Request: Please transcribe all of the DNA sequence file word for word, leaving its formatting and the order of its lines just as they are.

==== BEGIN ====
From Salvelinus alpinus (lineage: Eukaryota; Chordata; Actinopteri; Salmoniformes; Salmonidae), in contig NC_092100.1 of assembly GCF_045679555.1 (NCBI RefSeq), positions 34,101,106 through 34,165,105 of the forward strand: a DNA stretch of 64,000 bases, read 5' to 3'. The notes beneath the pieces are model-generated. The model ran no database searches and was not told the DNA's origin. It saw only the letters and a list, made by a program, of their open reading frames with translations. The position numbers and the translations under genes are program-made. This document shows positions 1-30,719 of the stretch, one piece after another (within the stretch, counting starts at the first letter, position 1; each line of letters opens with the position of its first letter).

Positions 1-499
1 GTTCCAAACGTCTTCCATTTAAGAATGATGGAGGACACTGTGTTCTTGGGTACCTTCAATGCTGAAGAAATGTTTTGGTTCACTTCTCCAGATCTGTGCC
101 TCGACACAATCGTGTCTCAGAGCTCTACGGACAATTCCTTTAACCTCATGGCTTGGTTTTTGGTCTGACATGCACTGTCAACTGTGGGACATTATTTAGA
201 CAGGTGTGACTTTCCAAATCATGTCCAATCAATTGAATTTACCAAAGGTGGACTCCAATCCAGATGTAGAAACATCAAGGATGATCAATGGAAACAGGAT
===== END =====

From Salvelinus alpinus (lineage: Eukaryota; Chordata; Actinopteri; Salmoniformes; Salmonidae), in contig NC_092100.1 of assembly GCF_045679555.1 (NCBI RefSeq), positions 34,101,106 through 34,165,105 of the forward strand: a DNA stretch of 64,000 bases, read 5' to 3'. The notes beneath the pieces are model-generated. The model ran no database searches and was not told the DNA's origin. It saw only the letters and a list, made by a program, of their open reading frames with translations. The position numbers and the translations under genes are program-made. This document shows positions 1-30,719 of the stretch, one piece after another (within the stretch, counting starts at the first letter, position 1; each line of letters opens with the position of its first letter).

Positions 1-499
1 GTTCCAAACGTCTTCCATTTAAGAATGATGGAGGACACTGTGTTCTTGGGTACCTTCAATGCTGAAGAAATGTTTTGGTTCACTTCTCCAGATCTGTGCC
101 TCGACACAATCGTGTCTCAGAGCTCTACGGACAATTCCTTTAACCTCATGGCTTGGTTTTTGGTCTGACATGCACTGTCAACTGTGGGACATTATTTAGA
201 CAGGTGTGACTTTCCAAATCATGTCCAATCAATTGAATTTACCAAAGGTGGACTCCAATCCAGATGTAGAAACATCAAGGATGATCAATGGAAACAGGAT